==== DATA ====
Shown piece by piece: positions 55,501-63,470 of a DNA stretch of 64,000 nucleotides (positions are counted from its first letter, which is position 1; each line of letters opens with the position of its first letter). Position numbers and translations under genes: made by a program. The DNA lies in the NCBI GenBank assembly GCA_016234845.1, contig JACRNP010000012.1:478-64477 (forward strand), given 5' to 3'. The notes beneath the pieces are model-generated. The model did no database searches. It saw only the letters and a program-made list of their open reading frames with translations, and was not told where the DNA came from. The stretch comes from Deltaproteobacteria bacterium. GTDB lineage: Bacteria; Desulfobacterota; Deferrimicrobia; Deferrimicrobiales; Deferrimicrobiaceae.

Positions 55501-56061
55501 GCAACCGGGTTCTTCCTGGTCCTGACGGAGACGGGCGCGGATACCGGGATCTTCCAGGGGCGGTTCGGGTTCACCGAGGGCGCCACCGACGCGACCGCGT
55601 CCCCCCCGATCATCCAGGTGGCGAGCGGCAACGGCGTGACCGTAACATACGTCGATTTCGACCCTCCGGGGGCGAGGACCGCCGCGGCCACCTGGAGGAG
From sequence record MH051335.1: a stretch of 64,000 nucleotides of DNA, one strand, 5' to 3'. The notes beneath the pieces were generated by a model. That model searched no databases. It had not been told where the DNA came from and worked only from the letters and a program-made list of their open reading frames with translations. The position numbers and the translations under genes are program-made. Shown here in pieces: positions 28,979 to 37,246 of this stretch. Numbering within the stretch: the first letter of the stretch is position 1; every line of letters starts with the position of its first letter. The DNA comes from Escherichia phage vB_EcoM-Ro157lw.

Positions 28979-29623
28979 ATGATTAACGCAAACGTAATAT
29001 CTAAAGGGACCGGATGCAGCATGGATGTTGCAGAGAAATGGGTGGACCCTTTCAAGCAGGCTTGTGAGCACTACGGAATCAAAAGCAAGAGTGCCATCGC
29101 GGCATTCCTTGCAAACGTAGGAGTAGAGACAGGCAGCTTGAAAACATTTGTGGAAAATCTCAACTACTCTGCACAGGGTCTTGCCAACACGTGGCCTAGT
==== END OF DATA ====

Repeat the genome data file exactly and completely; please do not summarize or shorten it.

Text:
Shown piece by piece: positions 55,501-63,470 of a DNA stretch of 64,000 nucleotides (positions are counted from its first letter, which is position 1; each line of letters opens with the position of its first letter). Position numbers and translations under genes: made by a program. The DNA lies in the NCBI GenBank assembly GCA_016234845.1, contig JACRNP010000012.1:478-64477 (forward strand), given 5' to 3'. The notes beneath the pieces are model-generated. The model did no database searches. It saw only the letters and a program-made list of their open reading frames with translations, and was not told where the DNA came from. The stretch comes from Deltaproteobacteria bacterium. GTDB lineage: Bacteria; Desulfobacterota; Deferrimicrobia; Deferrimicrobiales; Deferrimicrobiaceae.

Positions 55501-56061
55501 GCAACCGGGTTCTTCCTGGTCCTGACGGAGACGGGCGCGGATACCGGGATCTTCCAGGGGCGGTTCGGGTTCACCGAGGGCGCCACCGACGCGACCGCGT
55601 CCCCCCCGATCATCCAGGTGGCGAGCGGCAACGGCGTGACCGTAACATACGTCGATTTCGACCCTCCGGGGGCGAGGACCGCCGCGGCCACCTGGAGGAG
From sequence record MH051335.1: a stretch of 64,000 nucleotides of DNA, one strand, 5' to 3'. The notes beneath the pieces were generated by a model. That model searched no databases. It had not been told where the DNA came from and worked only from the letters and a program-made list of their open reading frames with translations. The position numbers and the translations under genes are program-made. Shown here in pieces: positions 28,979 to 37,246 of this stretch. Numbering within the stretch: the first letter of the stretch is position 1; every line of letters starts with the position of its first letter. The DNA comes from Escherichia phage vB_EcoM-Ro157lw.

Positions 28979-29623
28979 ATGATTAACGCAAACGTAATAT
29001 CTAAAGGGACCGGATGCAGCATGGATGTTGCAGAGAAATGGGTGGACCCTTTCAAGCAGGCTTGTGAGCACTACGGAATCAAAAGCAAGAGTGCCATCGC
29101 GGCATTCCTTGCAAACGTAGGAGTAGAGACAGGCAGCTTGAAAACATTTGTGGAAAATCTCAACTACTCTGCACAGGGTCTTGCCAACACGTGGCCTAGT